The other issue in Tran was the actual punishment that was imposed. Tran received a 12-month conditional sentence of imprisonment, to be served in the community. In essence, no jail time. The question then became whether a conditional sentence ought to be interpreted as a "term of imprisonment" for purposes of IRPA, thereby classifying this as a "serious criminality" issue and barring any appeal rights to the IAD.

The SCC held that a conditional sentence was not equivalent to a prison sentence and the two ought not to be considered as such. The SCC wrote:

[25] First, the purpose of s. 36(1)(a) is to define “serious criminality” for permanent residents convicted of an offence in Canada. It is clear from the wording of the provision that whether or not an imposed sentence can establish “serious criminality” depends on its length. Length is the gauge. It must be “more than six months”. However, the seriousness of criminality punished by a certain length of jail sentence is not the same as the seriousness of criminality punished by an equally long conditional sentence. In other words, length of the sentence alone is not an accurate yardstick with which to measure the seriousness of the criminality of the permanent resident.

[26] Chief Justice Lamer explained in R. v. Proulx, 2000 SCC 5, [2000] 1 S.C.R. 61, at para. 44, that “a conditional sentence, even with stringent conditions, will usually be a more lenient sentence than a jail term of equivalent duration”...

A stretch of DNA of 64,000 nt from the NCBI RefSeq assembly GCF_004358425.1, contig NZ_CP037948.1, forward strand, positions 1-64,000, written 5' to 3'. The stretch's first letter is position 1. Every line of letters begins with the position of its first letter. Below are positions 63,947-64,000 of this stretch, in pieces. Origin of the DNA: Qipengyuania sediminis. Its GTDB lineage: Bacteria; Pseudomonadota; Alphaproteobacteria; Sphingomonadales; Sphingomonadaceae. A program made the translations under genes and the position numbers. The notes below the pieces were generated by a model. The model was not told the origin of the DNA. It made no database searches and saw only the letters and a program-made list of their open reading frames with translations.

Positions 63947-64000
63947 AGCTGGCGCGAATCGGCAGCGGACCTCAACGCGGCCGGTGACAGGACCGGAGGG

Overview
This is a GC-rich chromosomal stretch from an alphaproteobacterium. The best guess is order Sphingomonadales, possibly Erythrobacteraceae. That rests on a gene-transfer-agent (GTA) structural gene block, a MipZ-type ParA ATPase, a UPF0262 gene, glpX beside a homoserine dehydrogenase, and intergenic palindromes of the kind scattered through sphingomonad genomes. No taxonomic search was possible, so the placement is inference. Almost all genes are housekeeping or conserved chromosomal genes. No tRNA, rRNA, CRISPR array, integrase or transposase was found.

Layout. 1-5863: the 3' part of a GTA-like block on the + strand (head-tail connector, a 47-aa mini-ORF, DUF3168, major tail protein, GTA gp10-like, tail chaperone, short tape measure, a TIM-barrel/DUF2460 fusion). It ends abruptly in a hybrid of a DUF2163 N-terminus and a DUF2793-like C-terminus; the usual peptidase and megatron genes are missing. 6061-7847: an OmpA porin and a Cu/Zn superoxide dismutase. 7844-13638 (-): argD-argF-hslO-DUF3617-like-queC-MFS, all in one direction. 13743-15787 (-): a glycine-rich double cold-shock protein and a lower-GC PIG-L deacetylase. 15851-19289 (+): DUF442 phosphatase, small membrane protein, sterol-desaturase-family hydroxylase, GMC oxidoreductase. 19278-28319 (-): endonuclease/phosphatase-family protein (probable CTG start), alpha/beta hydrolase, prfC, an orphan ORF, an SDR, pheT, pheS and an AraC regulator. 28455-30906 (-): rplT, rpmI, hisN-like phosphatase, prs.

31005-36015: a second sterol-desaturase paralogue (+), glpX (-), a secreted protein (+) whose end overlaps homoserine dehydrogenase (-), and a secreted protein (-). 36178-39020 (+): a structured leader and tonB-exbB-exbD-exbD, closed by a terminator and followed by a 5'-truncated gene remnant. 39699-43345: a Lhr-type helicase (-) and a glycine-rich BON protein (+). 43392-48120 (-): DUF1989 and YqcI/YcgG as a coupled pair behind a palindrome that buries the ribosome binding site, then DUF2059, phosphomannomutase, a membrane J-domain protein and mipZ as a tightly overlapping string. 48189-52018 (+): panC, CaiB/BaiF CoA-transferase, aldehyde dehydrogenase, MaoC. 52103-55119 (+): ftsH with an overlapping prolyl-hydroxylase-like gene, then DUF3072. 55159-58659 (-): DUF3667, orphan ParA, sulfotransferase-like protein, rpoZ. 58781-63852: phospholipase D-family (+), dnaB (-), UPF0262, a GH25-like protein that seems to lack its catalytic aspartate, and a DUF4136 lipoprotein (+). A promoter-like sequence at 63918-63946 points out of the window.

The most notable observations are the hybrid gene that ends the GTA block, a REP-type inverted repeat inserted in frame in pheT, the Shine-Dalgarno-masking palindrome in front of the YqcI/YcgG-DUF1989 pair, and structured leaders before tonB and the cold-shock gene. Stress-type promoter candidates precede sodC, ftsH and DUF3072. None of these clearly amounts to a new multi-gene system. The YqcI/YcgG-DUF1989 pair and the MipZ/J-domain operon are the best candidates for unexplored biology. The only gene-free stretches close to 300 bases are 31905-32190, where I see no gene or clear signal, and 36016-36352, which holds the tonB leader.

[28] Not only is length an unreliable indicator of “serious criminality” when comparing jail sentences to conditional sentences, but it may not even be a reliable measure across conditional sentences because of the disparate conditions attached to them. More fundamentally, conditional sentences generally indicate less “serious criminality” than jail terms. As Lamer C.J. said, a “conditional sentence is a meaningful alternative to incarceration for less serious and non-dangerous offenders” (Proulx, at para. 21; see also R. v. Knoblauch, 2000 SCC 58, [2000] 2 S.C.R. 780, at para. 102). Thus, interpreting “a term of imprisonment of more than six months” as including both prison sentences and conditional sentences undermines the efficacy of using length to evaluate the seriousness of criminality.